Venture capital is one of entrepreneurs’ most sought-after financing methods. The process of attaining VC is often long and complex, so it’s wise to have a solid understanding of it before jumping in.

1. What are venture capital investors?

Venture capital is finance provided to businesses — typically startups and SMBs — that provides the investor with a stake in the business, also known as equity. These investors typically aim to see a positive return on their investment over a number of years. This differs from debt financing, which you might get from a bank.

Venture capital firms, like Australia’s Blackbird or Singapore’s Jungle Ventures, raise funds from high net worth individuals, investment banks, pension funds and other financial institutions which they then use to invest in a business. Typically the venture capitalists working in these firms come from a finance background, but many are also successful entrepreneurs in their own right who have decided to use the windfall from a previous exit (sale of business) to invest in similarly high-growth companies.

2. Is venture capital funding right for my business?

The right moment to approach VCs for investment is different for each company. It’s possible to attract a VC partner with only an idea, but the majority of deals are closed after a business has three concrete items:

  • A founding team
  • A minimum viable product (MVP)
  • Customers

VC is geared toward companies that are designed to grow quickly and have high startup costs. For the best chance of scoring venture capital funding, you need a disruptive idea — ideally in an industry where VCs tend to invest heavily, like software — and an impressive management team.

3. How do I find the right venture capital firm for my business?

All venture capital firms have a specific focus regarding the types of companies they fund: They might invest mainly in software, consumer products, fintech, green technologies, or any other category of business. And each firm focuses on different stages of investment (seed, early-stage, Series A, Series B, Series C and so forth). Thus, the first step in reaching out to VCs is research.

The below resources can help you build a target list of venture capital firms in your market:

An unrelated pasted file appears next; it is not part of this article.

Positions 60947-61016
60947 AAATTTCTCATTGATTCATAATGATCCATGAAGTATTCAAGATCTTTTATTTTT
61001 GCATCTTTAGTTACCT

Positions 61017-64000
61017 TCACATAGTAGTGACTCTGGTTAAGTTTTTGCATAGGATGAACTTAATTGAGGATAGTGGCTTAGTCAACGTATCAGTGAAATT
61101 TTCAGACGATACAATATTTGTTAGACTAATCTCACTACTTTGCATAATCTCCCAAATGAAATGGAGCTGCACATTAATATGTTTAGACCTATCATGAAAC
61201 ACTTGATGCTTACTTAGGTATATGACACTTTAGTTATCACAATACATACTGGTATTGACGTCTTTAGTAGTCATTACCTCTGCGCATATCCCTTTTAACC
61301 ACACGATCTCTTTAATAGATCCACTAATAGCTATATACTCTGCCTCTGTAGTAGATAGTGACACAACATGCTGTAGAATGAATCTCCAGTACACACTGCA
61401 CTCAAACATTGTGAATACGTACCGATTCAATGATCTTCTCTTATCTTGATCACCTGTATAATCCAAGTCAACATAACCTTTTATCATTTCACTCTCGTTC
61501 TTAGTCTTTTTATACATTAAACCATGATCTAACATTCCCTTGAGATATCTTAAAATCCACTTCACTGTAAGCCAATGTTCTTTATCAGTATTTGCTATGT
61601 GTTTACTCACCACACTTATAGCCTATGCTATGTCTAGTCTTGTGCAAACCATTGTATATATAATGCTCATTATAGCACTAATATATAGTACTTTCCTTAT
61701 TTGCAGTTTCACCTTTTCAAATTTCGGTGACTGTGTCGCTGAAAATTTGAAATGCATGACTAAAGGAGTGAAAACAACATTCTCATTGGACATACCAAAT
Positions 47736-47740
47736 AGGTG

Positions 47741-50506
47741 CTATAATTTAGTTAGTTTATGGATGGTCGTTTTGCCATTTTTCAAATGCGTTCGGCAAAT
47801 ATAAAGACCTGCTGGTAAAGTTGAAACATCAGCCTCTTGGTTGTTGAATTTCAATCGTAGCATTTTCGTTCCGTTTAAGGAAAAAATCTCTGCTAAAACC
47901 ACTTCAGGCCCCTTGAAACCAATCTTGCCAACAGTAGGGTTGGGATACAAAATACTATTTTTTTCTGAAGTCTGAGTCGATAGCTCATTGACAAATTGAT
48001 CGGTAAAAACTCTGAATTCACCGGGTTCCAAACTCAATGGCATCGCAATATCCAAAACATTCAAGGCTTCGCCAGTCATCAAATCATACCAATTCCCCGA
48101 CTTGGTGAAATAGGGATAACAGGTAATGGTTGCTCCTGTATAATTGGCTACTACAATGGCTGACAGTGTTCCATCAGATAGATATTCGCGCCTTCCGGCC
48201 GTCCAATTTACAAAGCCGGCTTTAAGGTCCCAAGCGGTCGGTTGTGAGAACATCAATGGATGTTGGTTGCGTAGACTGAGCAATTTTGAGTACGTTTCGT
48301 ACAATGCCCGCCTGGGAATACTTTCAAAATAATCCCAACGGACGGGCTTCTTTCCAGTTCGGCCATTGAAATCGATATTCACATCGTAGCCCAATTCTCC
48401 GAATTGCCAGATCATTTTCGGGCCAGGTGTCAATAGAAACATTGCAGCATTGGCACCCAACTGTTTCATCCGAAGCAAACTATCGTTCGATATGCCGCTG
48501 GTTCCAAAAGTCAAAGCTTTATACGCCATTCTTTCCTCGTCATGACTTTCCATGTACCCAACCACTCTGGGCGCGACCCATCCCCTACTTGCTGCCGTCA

Once you’ve got a target list of VCs to approach, it’s time to set up meetings. You have two opportunities to make connections: an intro from someone in your network or a cold email to a VC partner.

4. How do I get funding from a venture capital fund?

Whether you are introduced to a VC through a warm lead, or you approach them off a cold call, a solid pitch deck will be your calling card and the starting point of most introductory meetings, if you’re hoping to raise any money. Forbes magazine compiled a list of pitch decks used by well-known brands like Uber, when they were still early-stage companies.

A pitch deck is a presentation that provides an overview of your business. The deck can share insights about your product or service, business model, market opportunity, company funding needs and your management team.

A pitch deck should be short, concise and cover the following elements:

  • Management team
  • Market pain point and solution
  • Company progress
  • Investment amount
  • Company financials

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5. How do I understand the term sheet?

A term sheet is “a document that is commonly used to capture the basic terms and conditions on which the collaboration will be based,” as per the Australian government website. Alternatively, Singapore law firm Kindrik Partners refers to it as “a non-binding agreement outlining the key terms and conditions of a transaction.”

There are three main sections of a terms sheet:

  • The funding section lays out the financial guidelines of the proposed investment. It outlines how much money the VC firm is offering to invest and what it wants from your company in return.
  • The main purpose of the corporate governance section is to define the distribution of power between founders and investors as it relates to company decisions.
  • The liquidation and exit section of describes what will happen to investors and shareholders if your company is liquidated, dissolved or sold. It defines who gets paid first and highlights any particular preferences given to investors.

6. How do I secure the deal?

As a founder, you can increase your chances of closing a deal with VCs by preparing well for due diligence, or the process by which “potential investors will gather information to later verify before the deal is done.” You can also get familiar with the reasons that deals often go awry and take proactive steps to encourage a close.

The final stage of a VC funding deal is the time to find alignment across your internal teams, the VC firm and your legal advisors. During this time, founders should quickly follow through on commitments to investors and provide accurate information about their companies.